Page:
The decade's most triggering comedy
President Joe Biden has picked Julie Su, 51, head of California’s labor and workforce development agency, to serve as deputy labor secretary only weeks after it was revealed that California has lost billions of dollars in pandemic relief to fraud.
According to the Los Angeles Times, the Employment Development Department, one of seven agencies Su oversees indirectly as labor secretary, paid out $11.4 billion in claims involving fraud, out of a total of $114 billion in claims paid out since March 2020. An additional 17% of the benefit payments belonged to accounts that were frozen for an investigation, reported the San Francisco Chronicle at the time.
“There is no sugarcoating the reality,” Su told reporters in a January phone call, reported the Los Angeles Times. “California has not had sufficient security measures in place to prevent this level of fraud, and criminals took advantage of the situation.”
Su also reportedly blamed the Trump administration, which she said did not provide enough guidance on how to distribute funds to contract and gig workers, who would not have qualified for unemployment assistance were it not for changes at the federal level.
“It should be no surprise that EDD was overwhelmed, just like the rest of the nation’s unemployment agencies,” remarked Su. “And we now know that as millions of Californians applied for help, international and national criminal rings were at work behind the scenes working relentlessly to steal unemployment benefits using sophisticated methods of identity theft.”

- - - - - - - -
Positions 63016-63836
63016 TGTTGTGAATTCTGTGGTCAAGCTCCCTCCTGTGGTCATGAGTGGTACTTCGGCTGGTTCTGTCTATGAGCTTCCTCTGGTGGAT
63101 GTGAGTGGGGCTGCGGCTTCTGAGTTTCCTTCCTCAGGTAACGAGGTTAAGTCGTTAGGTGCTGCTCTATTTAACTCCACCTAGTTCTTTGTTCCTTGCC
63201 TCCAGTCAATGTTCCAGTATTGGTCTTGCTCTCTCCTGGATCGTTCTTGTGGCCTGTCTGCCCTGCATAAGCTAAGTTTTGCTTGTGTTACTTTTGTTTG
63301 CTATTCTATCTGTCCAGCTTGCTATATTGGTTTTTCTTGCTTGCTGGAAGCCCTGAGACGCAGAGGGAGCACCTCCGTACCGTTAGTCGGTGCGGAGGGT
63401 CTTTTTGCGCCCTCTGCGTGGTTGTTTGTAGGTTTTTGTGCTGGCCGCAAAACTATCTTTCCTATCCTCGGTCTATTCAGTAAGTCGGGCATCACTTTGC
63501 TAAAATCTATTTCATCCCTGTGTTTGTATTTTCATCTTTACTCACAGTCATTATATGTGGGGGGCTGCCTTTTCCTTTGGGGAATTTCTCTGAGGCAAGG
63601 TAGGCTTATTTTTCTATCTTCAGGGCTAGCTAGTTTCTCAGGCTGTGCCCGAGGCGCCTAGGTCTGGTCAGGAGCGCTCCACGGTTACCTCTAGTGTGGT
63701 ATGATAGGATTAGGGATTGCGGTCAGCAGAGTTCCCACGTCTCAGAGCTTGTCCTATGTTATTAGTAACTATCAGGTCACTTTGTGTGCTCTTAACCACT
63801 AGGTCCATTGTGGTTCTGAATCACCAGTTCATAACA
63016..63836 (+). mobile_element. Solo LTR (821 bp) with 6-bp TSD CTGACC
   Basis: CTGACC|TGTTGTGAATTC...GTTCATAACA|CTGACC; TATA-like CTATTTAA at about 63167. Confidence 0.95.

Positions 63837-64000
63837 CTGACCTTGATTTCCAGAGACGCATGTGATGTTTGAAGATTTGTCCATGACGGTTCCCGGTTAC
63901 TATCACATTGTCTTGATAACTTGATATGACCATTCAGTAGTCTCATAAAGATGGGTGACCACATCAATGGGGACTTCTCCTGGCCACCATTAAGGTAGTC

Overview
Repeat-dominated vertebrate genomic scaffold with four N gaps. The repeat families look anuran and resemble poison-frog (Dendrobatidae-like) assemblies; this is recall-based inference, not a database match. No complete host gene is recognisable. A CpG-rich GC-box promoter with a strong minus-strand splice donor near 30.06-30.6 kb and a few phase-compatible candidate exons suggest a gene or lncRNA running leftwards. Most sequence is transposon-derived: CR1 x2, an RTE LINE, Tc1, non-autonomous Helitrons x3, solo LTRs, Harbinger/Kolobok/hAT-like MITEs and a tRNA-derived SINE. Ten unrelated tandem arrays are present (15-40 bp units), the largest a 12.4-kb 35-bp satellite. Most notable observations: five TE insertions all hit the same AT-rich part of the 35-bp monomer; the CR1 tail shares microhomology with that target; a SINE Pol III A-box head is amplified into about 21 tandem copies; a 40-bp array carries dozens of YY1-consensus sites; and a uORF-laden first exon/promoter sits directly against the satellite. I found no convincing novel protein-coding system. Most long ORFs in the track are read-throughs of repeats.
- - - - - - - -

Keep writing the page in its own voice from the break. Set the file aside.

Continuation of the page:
Su would serve under former Boston Mayor Marty Walsh, the Biden administration’s pick to lead the department of labor. The White House said in a statement Wednesday:
Secretary Su oversees the state departments and boards that enforce labor laws, including minimum wage and occupational safety standards, provide state disability and unemployment insurance benefits, fund workforce training and apprenticeship programs, combat wage theft, protect injured workers, and arbitrate public sector contract disputes.
Su is a nationally recognized expert on workers’ rights and civil rights who has dedicated her distinguished legal career to advancing justice on behalf of poor and disenfranchised communities, and is a past recipient of a MacArthur Foundation “Genius” grant.
More than a week before Su was officially nominated, the California Business and Industrial Alliance took out a full-page ad in The Wall Street Journal criticizing Su for her tenure as California labor secretary.
“The fraud in California’s UI system has gotten out of control under Julie Su’s watch. That’s on top of misguided labor laws she has failed to fix, like PAGA,” the alliance said earlier this month in a statement, referencing a California statute that allows employees to sue employers on behalf of themselves and other employees for civil penalties. “If Su plans to export California’s broken bureaucracy to other places in the country, the outcome could be disastrous for employers and workers alike.”